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Debt Relief Act to be extended

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Posted on August 21, 2012 by Jason Munsterteiger

Surprisingly, there is some encouraging news out of Washington, D.C. for financially stressed homeowners across the country.  The Senate Finance Committee approved a bipartisan bill that would extend the Mortgage Forgiveness Debt Relief Act through 2013. This is important as it spares homeowners who receive principle reductions on their mortgages from being hit with hefty federal income taxes on the amounts forgiven.  Otherwise, millions of homeowners who leave their homes could experience massive financial stress. The old law is set to expire in December of this year and because it is an election year, the bill might have difficulty passing this calendar year. The National Association of Realtors and the National association of Home Builders will be lobbying Congress to get this bill to the President’s desk to keep this delicately stable market from back sliding to a foreclosure driven market. This puts people out of their homes and does no one any favors.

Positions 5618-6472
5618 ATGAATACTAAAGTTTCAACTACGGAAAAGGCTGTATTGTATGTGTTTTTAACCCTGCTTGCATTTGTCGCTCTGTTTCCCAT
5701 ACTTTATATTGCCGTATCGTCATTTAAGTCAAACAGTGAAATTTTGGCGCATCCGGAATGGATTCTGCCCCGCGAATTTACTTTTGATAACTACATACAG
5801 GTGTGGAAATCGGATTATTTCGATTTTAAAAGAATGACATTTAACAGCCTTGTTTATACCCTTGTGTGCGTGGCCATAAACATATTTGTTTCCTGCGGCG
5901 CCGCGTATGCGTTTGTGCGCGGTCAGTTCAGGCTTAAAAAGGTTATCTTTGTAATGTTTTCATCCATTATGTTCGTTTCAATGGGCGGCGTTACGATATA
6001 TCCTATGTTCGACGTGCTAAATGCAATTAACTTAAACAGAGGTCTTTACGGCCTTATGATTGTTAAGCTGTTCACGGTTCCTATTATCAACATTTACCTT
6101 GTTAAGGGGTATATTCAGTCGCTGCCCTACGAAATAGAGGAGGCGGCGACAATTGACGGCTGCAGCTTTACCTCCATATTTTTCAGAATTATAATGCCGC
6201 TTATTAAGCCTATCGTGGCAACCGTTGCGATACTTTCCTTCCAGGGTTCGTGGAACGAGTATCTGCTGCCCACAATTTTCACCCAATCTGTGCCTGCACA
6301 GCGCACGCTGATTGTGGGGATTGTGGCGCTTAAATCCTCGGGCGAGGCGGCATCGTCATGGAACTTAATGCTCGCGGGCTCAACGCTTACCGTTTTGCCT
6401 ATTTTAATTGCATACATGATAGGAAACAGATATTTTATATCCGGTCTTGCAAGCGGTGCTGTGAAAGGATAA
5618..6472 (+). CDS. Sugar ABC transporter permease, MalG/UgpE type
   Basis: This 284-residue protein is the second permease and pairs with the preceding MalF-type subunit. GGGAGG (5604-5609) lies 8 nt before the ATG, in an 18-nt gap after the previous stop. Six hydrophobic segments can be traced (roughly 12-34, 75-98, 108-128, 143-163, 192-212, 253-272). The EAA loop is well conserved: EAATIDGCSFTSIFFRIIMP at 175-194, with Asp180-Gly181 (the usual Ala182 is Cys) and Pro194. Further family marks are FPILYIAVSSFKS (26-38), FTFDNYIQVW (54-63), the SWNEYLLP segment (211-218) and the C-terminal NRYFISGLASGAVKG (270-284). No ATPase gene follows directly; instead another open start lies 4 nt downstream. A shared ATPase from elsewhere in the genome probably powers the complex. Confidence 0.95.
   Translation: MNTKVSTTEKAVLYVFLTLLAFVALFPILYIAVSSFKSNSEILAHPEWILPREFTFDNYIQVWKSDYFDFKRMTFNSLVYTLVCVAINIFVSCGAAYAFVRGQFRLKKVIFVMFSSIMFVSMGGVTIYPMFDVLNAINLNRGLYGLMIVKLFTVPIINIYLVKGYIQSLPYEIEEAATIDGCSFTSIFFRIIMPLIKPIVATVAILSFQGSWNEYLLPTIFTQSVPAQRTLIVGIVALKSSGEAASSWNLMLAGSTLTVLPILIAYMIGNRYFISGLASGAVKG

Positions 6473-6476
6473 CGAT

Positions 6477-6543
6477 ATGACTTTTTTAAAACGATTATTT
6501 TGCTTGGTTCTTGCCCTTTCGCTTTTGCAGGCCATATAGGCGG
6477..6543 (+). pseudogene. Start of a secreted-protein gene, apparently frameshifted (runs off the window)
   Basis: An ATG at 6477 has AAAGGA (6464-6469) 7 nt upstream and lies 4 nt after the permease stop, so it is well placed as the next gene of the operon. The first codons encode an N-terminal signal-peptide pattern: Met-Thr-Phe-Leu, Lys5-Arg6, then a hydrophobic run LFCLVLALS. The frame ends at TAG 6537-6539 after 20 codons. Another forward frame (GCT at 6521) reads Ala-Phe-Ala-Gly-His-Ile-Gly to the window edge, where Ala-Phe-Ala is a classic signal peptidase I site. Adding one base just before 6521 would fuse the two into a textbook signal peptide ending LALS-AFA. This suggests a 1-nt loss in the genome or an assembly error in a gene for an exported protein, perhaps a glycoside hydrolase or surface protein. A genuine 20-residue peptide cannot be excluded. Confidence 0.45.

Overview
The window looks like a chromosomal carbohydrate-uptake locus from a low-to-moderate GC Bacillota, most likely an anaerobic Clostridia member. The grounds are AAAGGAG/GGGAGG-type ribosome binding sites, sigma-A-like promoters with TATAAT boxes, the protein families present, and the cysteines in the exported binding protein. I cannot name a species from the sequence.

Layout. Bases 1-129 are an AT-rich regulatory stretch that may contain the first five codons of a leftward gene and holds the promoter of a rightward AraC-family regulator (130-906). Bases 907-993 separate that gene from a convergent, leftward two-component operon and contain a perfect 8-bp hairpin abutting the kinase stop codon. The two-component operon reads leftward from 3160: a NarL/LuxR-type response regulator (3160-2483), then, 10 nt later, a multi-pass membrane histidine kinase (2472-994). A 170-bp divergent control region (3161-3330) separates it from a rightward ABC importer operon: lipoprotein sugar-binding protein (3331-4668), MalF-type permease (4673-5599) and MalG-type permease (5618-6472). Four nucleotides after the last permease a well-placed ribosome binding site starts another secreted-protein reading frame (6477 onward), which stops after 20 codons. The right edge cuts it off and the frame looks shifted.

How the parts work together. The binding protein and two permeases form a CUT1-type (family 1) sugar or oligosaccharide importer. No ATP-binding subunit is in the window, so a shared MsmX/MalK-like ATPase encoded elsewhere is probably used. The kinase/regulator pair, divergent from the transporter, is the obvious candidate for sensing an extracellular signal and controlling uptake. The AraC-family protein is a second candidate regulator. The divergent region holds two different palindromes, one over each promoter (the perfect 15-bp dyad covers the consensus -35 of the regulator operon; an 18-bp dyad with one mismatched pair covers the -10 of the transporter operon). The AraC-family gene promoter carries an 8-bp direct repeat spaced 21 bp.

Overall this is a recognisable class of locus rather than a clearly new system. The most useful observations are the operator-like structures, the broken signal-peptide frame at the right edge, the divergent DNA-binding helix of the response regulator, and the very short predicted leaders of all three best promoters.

The extension would affect millions of families who are underwater on their loans, or are delinquent on their payments and looking at a foreclosure, short sale, or a deed-in-lieu of foreclosure settlements.  Under federal law, all types of forgiven debt are viewed as ordinary income and subject to regular tax rates.  A homeowner  who has a $300,000 loan and sells his home at $200,000 has a $100,000 gain and would be taxed at his/her adjusted tax rate. On January 1st, all mortgage balances written off by banks would be fully taxable. This proposed extension will have a good chance to pass in the senate but may have a more difficult time in the U.S. House where some see this extension as costing the U.S. Treasury $2.7 billion dollars in 2013, and the U.S. Government is starved for cash. Due to the popularity of the housing deductions and credits, it is my belief that is should get passed and signed into law.  It may be debated and deliberated for a few months, but the housing market is fragile at best and these housing deductions will keep the market stable until the economy improves.

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